Ancient mythology tells us that the people of Vietnam are descendants of the Dragon Lord Láº¡c Long Qun and the Immortal Fairy u CÆ¡. They produced 100 children, 50 of whom lived with their mother in the mountains and the other 50, with their father in the sea. So steeped in mythology is the land of Vietnam that each area is shrouded in some story of mythological formation.
Landing in Hanoi, capital of Vietnam and home to about 3.7 million people and 1.2 million motor bikes, is like landing in the heart of a giant mosquito that never sleeps. Endless streams of bikes pass you by each day, with many families of 4 heading off on their daily chores. Farmers from surrounding areas meet at the "morning market at 03h00 and by 07h00 have cleared up and gone. At night, entire streets are transformed into night markets which trade until late in the evening. Unlike its sister city, Saigon, Hanoi has narrow streets and still retains some of its old city charm. The old quarter, often known as the "36 streets," dates back over 2000 years. The area was once home to numerous craft guilds which created work areas. When the streets were eventually named, each street was named after the craft sold along that street and so today, if you need shoes, you head for Hang Guay, and for jewellery, Hang Bac.
Leaving the bustle of the city behind and traveling northwards towards the sea, highway 5 takes you to a world Heritage site, and the tail of the "descending dragon." Halong Bay is an endless canvas of 1969 limestone islands, 989 of which have been named. Many of these islands are home to numerous caves, some of which can be visited on foot and others in the pleasant tranquility of a kayak.
According to local legend, Halong Bay was created by a family of dragons, sent by the gods to help protect the Vietnamese from Chinese invaders. The dragons spat out pears and jade stones which soon turned to a myriad of islands protecting the people from the invaders. Today, these very same islands provide a safe home to many small floating villages, the inhabitants of whom survive off the 200 species of fish and 450 different species of mollusks that the waters provide.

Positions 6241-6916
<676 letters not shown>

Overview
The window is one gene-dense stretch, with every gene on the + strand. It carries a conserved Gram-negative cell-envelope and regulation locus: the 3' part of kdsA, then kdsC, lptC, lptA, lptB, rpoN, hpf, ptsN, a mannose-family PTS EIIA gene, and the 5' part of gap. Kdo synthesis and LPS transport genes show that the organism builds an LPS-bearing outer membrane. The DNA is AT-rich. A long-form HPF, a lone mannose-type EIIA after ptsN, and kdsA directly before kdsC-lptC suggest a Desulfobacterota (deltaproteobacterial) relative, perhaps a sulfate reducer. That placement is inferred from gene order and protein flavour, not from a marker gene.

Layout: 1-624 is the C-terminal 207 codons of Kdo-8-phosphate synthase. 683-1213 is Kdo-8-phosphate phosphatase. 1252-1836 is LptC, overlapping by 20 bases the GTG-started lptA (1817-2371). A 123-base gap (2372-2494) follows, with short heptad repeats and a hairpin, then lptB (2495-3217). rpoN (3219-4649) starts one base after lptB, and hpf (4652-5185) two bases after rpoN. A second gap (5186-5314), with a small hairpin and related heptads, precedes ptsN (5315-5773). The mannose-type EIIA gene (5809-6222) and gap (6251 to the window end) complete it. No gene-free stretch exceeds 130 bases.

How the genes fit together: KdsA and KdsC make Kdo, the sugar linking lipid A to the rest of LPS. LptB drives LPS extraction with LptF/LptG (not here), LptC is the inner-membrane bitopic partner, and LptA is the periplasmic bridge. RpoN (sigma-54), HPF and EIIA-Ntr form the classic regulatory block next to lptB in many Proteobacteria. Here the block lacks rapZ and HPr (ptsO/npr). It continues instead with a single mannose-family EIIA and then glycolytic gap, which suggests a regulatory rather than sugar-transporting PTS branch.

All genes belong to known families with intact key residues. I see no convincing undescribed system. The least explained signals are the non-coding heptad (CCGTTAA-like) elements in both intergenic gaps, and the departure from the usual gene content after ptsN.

Far south of Halong Bay is the picturesque small historical town of Hoi An, where the "The Quiet American," was partially filmed. Between the 15th to 19th centuries the town served as one of South-East Asia's most important trading ports for spices and silk and today is still a traders paradise. Cars are banned and the narrow cobbled streets are lined with old buildings, temples, pagoda's and endless shops selling hand made trousers for $15, evening dresses for $25 and three-piece suits for $40. In the heart of the town is the Ving Hung Hotel, which served as the dressing room for Michael Caine during filming. Today, tourists jostle to book into the same room which overlooks the narrow bustling lantern lit streets below, which come alive during the festival of the full moon.
From the quiet tranquility of Hoi An, a short flight takes you in the belly of the dragon, Saigon or the modern day, Ho Chi Minh City. Inhabited by 8 million people and 4 million motor bikes it pulsates 24 hours a day. Traveling through the vast tarred streets with towering modern hotels and malls, it is hard to believe that the city started out as a small fishing village in an area that was originally swampland, but when heading out into the neighbouring areas the tranquility of forgotten days soon prevails. Endless rice paddies line the myriad of roads that spread out from the city. Framers work the land,
harvesting rice in the blazing heat. Old carts are pulled by weary horses. Rubber trees are methodically planted in rows, their sticky sap slowly seeping into wooden bowls for collection.